News Release
November 8, 2007

New London Man Sentenced To Nearly 10 Years In Federal Prison
For Drug Dealing, Gun Possession

NOV 8 -- June W. Stansbury, Special Agent in Charge of the Drug Enforcement Administration in New England and Kevin J. O’Connor, United States Attorney for the District of Connecticut, today announced that EZRA PATRICK, 20, of Cliff Street, New London, Connecticut, was sentenced yesterday, November 7, by United States District Judge Alvin W. Thompson in Hartford to 117 months of imprisonment, followed by five years of supervised. release. On February 26, 2007, PATRICK pleaded guilty to one count of possession with the intent to distribute marijuana, and one count of possession of a firearm during and in relation to a drug trafficking crime. PATRICK was sentenced to 57 months on the marijuana count, and a mandatory consecutive sentence of 60 months for possessing a firearm in relation to a drug trafficking crime.

According to documents filed with the Court and statements made in court, on July 3, 2006, at approximately 8:30 p.m., New London Police stopped a 1997 Pontiac Bonneville registered to and being operated by PATRICK after he failed to come to a complete stop at a stop sign located at the end of Wightman Street, and for using a cellular telephone while operating his vehicle. Based on the officers’ knowledge of PATRICK’s prior arrest on weapons offenses and his involvement in drug dealing, they were particularly cautious in dealing with him. Officers removed PATRICK from his vehicle after he refused an initial request to do so. When the driver’s door to the automobile was opened, officers detected the strong odor of unburned marijuana. At that point, PATRICK was placed in handcuffs and detained while the officers conducted an investigation.

A narcotics dog was brought to the scene and the dog “hit” in the area of the dashboard and air vents/air bag in the front passenger side of the vehicle. An officer noted the strongest smell of marijuana was coming from the passenger-side air bag compartment of the vehicle and, upon closer inspection, noticed that the air bag door/cover had been tampered with. The officer was able to lift a corner of the cover and saw plastic baggies inside. The air bag cover was then removed, and the officers found and seized several plastic bags containing a total of 27.2 grams of marijuana; a clear plastic bag containing 6.7 grams of cocaine; two clear plastic bags containing a total of 49.8 grams of crack cocaine; a “Fuzion Diablo” scale with powder residue, and a black, Hungarian Arms Work, Model PPH, .380 caliber semi-automatic pistol, which contained five live rounds of ammunition.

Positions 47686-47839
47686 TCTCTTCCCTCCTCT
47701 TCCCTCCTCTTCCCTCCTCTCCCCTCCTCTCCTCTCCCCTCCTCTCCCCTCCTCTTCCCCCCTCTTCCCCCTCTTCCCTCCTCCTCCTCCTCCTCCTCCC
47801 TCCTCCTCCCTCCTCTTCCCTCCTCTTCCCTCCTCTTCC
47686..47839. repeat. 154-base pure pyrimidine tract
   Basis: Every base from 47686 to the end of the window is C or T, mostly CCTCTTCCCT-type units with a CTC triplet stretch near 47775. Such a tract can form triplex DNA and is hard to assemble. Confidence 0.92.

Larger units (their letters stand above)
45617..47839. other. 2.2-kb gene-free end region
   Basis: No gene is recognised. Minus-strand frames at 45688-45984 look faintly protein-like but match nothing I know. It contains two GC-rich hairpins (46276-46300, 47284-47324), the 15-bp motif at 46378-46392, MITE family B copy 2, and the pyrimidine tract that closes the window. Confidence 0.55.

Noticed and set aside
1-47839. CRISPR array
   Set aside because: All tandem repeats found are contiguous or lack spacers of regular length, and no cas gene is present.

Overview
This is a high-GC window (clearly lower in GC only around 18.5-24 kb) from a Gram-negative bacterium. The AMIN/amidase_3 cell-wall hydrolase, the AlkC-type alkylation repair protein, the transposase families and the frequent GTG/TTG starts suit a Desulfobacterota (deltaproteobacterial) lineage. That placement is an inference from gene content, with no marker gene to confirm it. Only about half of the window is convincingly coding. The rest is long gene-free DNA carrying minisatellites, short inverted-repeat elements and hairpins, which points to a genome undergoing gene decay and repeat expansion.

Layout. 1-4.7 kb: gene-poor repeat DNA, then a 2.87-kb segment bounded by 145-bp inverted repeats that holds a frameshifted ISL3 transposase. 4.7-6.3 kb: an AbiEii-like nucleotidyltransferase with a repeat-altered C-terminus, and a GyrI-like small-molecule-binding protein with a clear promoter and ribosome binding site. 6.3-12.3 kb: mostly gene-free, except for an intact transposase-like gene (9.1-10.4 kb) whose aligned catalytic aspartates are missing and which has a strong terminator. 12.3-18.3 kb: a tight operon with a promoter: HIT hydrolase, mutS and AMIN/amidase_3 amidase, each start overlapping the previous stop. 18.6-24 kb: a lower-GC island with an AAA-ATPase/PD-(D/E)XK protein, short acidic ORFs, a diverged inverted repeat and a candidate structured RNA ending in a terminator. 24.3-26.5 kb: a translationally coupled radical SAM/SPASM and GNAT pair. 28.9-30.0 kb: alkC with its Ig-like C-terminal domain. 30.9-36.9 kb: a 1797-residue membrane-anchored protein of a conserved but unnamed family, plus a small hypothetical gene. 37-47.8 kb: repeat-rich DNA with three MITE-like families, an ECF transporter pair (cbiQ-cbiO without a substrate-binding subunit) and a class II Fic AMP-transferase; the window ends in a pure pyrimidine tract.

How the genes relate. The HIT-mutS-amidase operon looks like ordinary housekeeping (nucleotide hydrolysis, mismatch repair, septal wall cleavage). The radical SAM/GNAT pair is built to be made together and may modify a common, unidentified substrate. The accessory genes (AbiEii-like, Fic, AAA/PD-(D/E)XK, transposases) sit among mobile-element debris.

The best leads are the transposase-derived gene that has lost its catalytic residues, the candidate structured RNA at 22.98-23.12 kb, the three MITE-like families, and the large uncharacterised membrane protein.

As the contraband was being recovered, PATRICK, who had been seated on the side of the road, ran from the scene before he was caught by several officers and restrained.

Subsequent investigation determined that the firearm had been reported stolen from an Old Lyme, Connecticut residence on March 15, 2002.

This prosecution is part of an ongoing federal, state and local law enforcement effort to quell violence fueled by the drug trade in southeastern Connecticut. On December 1, 2005, Deshawn Stewart was killed in a hit and run in retaliation for a gunpoint robbery of two individuals in New London in which he took part. Following Stewart’s death, the Drug Enforcement Administration and the Bureau of Alcohol, Tobacco, Firearms and Explosives intensified its relationship with the New London and Norwich Police Departments in order to investigate narcotics and firearms trafficking in the area, and target habitual offenders and individuals with violent histories for federal prosecution. To date, more than 30 individuals have been charged with federal crimes as a result of this joint investigative effort. Several additional individuals have been prosecuted by the New London States Attorney’s Office. The effort, which has expanded to include several additional police departments and the Connecticut State Police, also has removed more than two dozen illegal firearms from the streets.

This case was investigated by Special Agents of the Drug Enforcement Administration and the Bureau of Alcohol, Tobacco, Firearms and Explosives, together with officers of the New London Police Department.